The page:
Vols have regrouped, salvaged season
Happy New Year, Bruce!
Tennessee coach Bruce Pearl had just finished celebrating ringing in the beginning of 2010 with an emotional road win against in-state rival Memphis and was breaking down film when he got the phone call around noon on New Year’s Day.
Four of his players had been stopped for speeding near the Knoxville campus and were arrested after a pair of handguns, a bag of marijuana and an open container of alcohol were found in the car.
Pearl immediately suspended all four: Starting forward Tyler Smith, part-time starter Cameron Tatum and reserves Brian Williams and Melvin Goins.
"On January 2, I didn’t know what we had,” Pearl said. "I was dealing with four really good kids that made a bad decision.”
That choice cost Smith, the team’s best player, the rest of his college career. He was booted off the team a week after pleading guilty to possession of a firearm and possession of a firearm with an altered serial number and is now playing overseas in Turkey.
Tatum and Goins were suspended four games and didn’t play a single minute in their first game after being reinstated – and Williams was suspended for nine games before being brought back.
"For two months, I didn’t think I had a future in basketball,” Williams said. "Most people don’t get a second opportunity and even if they get it, they don’t take advantage of it.”
Williams and his teammates are clearly taking advantage as they have helped lead a more balanced Vols team to the Sweet 16.
Williams would watch the games alone in his apartment. That was also the case for Goins and Tatum – who sat in their rooms by themselves and cheered their teammates on to a huge upset against No. 1 Kansas.
"I wanted to be in a private environment and be able to let out my emotions while I was watching,” Goins said.
"It was bittersweet,” Tatum admitted. "But I lost my voice. My neighbors came out and told me to shut up I was yelling so loud.”
Williams didn’t see those who lived next to him all that much. He didn’t want to go out because he said he felt like an outcast and when he did go out, was the victim of racial remarks.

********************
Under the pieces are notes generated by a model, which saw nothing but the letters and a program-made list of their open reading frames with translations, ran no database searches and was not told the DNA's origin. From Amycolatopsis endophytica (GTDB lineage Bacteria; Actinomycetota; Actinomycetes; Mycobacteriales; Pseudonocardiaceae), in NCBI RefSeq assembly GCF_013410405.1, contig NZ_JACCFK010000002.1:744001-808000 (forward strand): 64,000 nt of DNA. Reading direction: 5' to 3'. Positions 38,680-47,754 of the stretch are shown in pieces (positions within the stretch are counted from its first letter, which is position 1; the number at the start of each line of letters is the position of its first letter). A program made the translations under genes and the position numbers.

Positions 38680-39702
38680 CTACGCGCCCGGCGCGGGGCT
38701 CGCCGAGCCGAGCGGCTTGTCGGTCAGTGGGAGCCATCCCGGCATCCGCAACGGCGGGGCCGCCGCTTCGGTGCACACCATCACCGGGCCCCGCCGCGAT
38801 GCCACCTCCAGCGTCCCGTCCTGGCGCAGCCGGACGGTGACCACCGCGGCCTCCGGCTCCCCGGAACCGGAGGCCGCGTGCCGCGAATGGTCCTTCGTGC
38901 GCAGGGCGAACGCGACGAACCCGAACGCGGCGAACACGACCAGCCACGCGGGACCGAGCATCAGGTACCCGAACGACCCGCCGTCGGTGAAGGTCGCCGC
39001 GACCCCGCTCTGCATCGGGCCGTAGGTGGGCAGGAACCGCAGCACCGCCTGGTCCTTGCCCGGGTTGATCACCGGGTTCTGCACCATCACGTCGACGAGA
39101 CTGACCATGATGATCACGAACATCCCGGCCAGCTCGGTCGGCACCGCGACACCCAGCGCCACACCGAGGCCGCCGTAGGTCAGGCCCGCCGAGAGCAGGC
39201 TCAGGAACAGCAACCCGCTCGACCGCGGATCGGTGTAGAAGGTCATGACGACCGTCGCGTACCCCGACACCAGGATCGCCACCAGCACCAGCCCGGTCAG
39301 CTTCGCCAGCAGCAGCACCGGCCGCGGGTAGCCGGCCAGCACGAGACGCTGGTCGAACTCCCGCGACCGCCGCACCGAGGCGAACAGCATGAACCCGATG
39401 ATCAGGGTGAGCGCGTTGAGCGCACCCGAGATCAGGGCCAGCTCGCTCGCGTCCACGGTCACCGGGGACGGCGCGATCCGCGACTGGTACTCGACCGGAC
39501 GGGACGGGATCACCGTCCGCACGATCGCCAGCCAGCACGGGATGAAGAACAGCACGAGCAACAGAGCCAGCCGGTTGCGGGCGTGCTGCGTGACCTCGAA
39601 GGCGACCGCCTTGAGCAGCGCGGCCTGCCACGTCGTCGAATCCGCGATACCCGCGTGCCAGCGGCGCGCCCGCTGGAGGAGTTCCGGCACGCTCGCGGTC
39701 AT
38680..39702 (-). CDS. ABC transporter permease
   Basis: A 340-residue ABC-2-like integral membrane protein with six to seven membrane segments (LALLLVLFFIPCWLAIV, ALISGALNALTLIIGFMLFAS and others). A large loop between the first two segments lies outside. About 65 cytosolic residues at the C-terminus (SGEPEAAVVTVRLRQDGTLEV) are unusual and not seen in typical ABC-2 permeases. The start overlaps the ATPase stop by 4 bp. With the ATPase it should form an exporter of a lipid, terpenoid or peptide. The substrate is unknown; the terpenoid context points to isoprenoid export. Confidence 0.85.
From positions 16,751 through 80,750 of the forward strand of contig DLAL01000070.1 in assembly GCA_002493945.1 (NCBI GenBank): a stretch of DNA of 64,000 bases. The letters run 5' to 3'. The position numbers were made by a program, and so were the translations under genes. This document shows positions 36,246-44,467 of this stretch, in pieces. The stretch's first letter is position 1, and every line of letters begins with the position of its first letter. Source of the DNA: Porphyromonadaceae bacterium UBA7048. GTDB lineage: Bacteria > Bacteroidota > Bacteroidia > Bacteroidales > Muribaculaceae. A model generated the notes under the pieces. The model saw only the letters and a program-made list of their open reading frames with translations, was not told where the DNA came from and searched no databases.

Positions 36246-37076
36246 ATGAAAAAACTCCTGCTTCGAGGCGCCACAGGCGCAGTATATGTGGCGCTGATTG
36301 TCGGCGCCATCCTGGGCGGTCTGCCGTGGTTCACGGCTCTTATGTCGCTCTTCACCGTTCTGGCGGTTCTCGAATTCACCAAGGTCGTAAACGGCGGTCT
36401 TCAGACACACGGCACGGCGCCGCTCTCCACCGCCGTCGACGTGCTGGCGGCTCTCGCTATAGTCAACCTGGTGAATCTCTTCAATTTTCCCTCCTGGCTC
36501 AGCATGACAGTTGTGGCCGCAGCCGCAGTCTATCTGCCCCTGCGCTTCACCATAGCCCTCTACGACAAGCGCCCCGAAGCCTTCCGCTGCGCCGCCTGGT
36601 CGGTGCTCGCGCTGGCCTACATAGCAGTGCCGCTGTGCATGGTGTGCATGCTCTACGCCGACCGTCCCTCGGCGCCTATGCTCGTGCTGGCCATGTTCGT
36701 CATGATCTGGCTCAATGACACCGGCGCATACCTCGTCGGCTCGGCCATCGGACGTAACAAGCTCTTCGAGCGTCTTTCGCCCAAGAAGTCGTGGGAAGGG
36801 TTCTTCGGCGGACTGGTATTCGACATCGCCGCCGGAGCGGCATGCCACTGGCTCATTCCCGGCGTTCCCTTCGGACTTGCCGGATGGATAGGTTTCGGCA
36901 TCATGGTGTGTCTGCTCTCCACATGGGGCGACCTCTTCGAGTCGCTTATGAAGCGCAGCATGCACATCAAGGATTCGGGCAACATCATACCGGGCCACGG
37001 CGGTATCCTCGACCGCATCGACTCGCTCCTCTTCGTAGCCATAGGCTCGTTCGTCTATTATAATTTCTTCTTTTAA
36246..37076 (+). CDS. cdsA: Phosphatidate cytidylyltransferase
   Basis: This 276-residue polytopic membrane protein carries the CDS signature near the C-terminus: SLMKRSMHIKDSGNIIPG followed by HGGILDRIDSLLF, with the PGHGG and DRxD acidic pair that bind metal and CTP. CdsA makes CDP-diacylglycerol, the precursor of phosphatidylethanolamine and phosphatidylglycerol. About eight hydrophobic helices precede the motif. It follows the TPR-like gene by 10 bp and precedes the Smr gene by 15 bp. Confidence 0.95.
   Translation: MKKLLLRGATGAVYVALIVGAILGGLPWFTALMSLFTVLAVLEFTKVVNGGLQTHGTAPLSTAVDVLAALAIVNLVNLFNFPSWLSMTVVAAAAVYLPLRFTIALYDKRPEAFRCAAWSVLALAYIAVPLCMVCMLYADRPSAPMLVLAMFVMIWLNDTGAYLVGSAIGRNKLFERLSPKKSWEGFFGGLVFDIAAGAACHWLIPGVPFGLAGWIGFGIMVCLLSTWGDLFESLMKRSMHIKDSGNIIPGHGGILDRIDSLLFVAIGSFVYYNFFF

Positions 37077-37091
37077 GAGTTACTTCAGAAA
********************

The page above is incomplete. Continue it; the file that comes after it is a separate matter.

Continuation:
"Some of them were killing me and giving me a hard time,” Williams said. "But the majority of the fans were great.”
"I was embarrassed, but I was at the wrong place at the wrong time,” Tatum added. "Not that I was guilty, but my name was tainted.”
Williams has regained his spot in the starting lineup and is averaging 10 rebounds a game in the two NCAA tournament wins against San Diego State and Ohio University. Tatum and Goins are both key reserves – Tatum had nine points in 21 minutes against Ohio and Goins went for 15 points in the win over the Aztecs – for a coach that believes in playing 10 guys all the time.
Somehow, even with Smith gone, this Vols team has come together.
"I think this has made us hungrier,” Williams said. "We’ve been doubted since everything happened. We were ranked 15th in the country and somehow they only gave us a No. 6 seed. We had two wins against the No. 1 and 2 teams in the country. It’s us vs. the world.”
"We’re better because of how close this situation made us,” Tatum added. "We’ve always had the talent, but this whole thing made us closer as a team – both on and off the court.”
No one would have thought it possible back on Jan. 2. when the Vols, who had already lost Emmanuel Negedu (heart condition) and Josh Tabb (transfer), watched four more guys leave the active roster.
However, Tennessee knocked off Kansas with just six scholarship guys. The Vols also beat high-powered Kentucky in Knoxville.
Now the Vols will face Ohio State on Friday with an Elite Eight berth on the line.
"This team is one win away from going further than any team in Tennessee history,” Pearl said.
No one would have believed it back on New Year’s Day.